On Wednesday, we told you about Yamaha’s struggling sales in the US market for its large displacement machines, with several bikes from several categories showing lackluster results over the last 12 months. We told this story first, because it frames a series of future stories about Yamaha Motor USA, and today is a continuation of that narrative.
As such, Asphalt & Rubber has learned that Yamaha plans to move its corporate headquarters out of Cypress, California – the epicenter of the motorcycle industry – and relocate to the other side of the country, setting up shop just outside of Atlanta, Georgia. The primary driver for this move? Costs.
It should be an obvious statement that California is an expensive place to operate a business. The state isn’t known as being a tax haven for corporations, the property values are high, which means buildings are expensive, and the standard of living for Los Angeles is one of the highest in America, which means that employees have to be paid a premium as well.
This makes conducting business in California a tough proposition for a company like Yamaha Motor USA, but the Los Angeles / Orange County area is where the bulk of the motorcycle industry resides, so most companies in the motorcycle industry bite the bullet, and call it the price of doing business.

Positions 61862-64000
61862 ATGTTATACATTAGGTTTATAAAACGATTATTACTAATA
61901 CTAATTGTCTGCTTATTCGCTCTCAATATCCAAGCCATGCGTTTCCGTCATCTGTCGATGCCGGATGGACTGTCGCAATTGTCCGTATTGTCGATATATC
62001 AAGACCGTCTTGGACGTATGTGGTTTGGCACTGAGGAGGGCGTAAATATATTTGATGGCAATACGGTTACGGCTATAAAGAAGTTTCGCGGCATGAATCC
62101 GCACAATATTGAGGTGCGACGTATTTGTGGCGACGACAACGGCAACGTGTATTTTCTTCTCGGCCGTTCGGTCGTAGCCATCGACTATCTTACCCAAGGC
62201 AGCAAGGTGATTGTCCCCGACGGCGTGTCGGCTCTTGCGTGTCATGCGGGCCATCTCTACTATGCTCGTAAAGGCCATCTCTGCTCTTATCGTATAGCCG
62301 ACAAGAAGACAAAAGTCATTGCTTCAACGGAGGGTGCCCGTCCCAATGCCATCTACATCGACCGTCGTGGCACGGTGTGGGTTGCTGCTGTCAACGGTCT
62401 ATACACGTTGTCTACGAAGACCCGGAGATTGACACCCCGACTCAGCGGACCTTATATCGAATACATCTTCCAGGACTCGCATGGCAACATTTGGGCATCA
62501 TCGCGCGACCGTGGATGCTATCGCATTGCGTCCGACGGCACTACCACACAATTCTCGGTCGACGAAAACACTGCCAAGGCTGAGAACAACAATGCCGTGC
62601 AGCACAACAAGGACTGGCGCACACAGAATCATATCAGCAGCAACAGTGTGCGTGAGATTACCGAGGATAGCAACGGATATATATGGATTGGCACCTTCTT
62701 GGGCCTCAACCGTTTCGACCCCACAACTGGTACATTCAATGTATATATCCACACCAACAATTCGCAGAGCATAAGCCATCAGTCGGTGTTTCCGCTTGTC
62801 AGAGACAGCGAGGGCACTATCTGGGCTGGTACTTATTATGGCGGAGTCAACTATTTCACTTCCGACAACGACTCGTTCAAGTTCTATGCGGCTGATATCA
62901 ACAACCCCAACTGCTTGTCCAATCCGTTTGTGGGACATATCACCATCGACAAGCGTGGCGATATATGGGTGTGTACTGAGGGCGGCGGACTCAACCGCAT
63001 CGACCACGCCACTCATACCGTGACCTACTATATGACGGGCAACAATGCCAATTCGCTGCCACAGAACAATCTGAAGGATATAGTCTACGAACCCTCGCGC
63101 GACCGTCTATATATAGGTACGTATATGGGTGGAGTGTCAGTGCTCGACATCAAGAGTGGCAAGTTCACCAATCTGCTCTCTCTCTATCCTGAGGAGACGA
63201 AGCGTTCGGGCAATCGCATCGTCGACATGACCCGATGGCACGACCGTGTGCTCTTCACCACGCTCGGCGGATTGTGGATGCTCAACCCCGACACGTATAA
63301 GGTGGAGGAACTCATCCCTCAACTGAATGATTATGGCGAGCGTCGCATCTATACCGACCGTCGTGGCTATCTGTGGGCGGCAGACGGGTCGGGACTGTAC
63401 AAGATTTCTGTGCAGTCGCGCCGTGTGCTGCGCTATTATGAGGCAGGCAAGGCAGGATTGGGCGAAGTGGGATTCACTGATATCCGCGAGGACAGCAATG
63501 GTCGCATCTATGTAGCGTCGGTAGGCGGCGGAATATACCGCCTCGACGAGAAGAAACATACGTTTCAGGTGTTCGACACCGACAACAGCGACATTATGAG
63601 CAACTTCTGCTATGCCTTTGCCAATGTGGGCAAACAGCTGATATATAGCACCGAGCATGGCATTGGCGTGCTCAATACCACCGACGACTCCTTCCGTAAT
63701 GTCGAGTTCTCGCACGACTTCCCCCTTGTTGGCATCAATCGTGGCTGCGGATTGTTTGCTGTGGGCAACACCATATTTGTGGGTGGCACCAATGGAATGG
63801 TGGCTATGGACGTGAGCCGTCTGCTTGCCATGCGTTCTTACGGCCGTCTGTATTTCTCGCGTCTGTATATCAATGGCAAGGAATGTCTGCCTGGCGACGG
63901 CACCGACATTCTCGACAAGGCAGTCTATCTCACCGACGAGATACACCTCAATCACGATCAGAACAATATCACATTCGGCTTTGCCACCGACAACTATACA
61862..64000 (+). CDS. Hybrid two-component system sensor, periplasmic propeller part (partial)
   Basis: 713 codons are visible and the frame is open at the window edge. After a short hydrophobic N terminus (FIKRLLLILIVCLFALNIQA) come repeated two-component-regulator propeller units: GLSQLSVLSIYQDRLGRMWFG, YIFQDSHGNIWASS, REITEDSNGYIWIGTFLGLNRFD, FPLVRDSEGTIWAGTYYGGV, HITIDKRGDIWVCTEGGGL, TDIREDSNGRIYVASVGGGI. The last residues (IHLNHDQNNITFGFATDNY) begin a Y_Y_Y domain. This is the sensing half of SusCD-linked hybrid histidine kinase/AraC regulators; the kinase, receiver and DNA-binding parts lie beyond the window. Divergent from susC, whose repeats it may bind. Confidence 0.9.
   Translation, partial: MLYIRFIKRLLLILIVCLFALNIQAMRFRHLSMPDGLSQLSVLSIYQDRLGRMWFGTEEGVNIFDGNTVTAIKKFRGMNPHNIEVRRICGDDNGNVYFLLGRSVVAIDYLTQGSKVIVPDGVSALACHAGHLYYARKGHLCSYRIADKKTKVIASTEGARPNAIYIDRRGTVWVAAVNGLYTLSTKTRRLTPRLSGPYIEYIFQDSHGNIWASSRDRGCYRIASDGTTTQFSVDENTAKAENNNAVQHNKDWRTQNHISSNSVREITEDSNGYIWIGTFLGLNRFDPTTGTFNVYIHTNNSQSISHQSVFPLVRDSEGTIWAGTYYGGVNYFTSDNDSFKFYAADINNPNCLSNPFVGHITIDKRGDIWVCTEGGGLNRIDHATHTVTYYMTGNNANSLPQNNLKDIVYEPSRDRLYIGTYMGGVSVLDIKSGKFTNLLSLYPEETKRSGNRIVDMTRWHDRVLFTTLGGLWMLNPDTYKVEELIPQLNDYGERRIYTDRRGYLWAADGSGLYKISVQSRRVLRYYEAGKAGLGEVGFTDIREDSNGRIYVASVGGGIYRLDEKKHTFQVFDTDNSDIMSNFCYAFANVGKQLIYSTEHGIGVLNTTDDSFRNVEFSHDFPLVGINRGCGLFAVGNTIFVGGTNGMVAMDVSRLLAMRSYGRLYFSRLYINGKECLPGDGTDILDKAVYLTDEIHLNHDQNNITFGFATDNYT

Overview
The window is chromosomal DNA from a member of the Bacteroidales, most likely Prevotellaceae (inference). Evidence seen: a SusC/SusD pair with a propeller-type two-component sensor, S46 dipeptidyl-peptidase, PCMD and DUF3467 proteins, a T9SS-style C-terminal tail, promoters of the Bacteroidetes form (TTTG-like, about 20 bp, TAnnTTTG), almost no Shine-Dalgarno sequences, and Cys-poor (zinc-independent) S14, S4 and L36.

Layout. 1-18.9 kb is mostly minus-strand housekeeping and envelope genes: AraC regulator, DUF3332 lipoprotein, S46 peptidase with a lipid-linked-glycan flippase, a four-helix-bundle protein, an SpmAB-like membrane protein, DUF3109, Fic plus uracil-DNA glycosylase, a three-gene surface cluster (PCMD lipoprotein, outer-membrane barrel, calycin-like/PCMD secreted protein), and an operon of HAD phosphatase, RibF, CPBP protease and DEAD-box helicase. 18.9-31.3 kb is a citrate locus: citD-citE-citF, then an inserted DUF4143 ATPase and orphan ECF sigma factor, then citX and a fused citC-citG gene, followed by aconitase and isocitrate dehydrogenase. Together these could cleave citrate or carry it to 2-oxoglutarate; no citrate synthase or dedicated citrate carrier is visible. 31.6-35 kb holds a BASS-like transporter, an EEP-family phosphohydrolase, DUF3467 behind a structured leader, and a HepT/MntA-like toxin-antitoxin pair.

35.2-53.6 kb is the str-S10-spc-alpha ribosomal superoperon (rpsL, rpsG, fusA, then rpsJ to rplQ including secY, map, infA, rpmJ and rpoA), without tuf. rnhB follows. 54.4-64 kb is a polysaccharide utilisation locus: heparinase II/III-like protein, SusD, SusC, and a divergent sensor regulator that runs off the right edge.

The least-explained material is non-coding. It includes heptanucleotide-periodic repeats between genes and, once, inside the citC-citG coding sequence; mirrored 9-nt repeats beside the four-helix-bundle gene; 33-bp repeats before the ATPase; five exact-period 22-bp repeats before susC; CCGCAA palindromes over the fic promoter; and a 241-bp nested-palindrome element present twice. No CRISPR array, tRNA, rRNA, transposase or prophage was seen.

Seeing the financial realities on the wall, however, Yamaha has made the decision to move away from the rest of the motorcycle industry, primarily to reduce its payroll and facility expenses, and to keep the company profitable.
This decision comes at a crucial time for Yamaha, as the company has seen its top-line revenue drop considerably, as a result of the company’s diminished sales. The only way to counter that trend is to reduce expenses, with location and payroll being two big areas where Yamaha can make significant improvements
As you can imagine though, the move out of California isn’t going over well with those employees who want to make Southern California their forever-home, especially those who are resistant to the alternative, the Atlanta metropolitan area.
While the move will mean that Yamaha will lose the ability to siphon talent from the other motorcycle OEMs located in California, the upside to Georgia is the proximity to several automotive players, as well as motorcycle companies like Triumph and Pirelli.
Meanwhile, a small cadre of Yamaha employees will stay behind in California, primarily working in the testing and racing departments – this is a story for another day, however.
We imagine it will take quite a duration for Yamaha to move fully from California to Georgia (a year or two), and it will be interesting to see how the Japanese brand copes with being so far removed from the big players in the US motorcycle industry.
Clearly other brands have made it work, but then again, those brands aren’t losing sales at a rate like Yamaha’s.
Source: Bothan Spies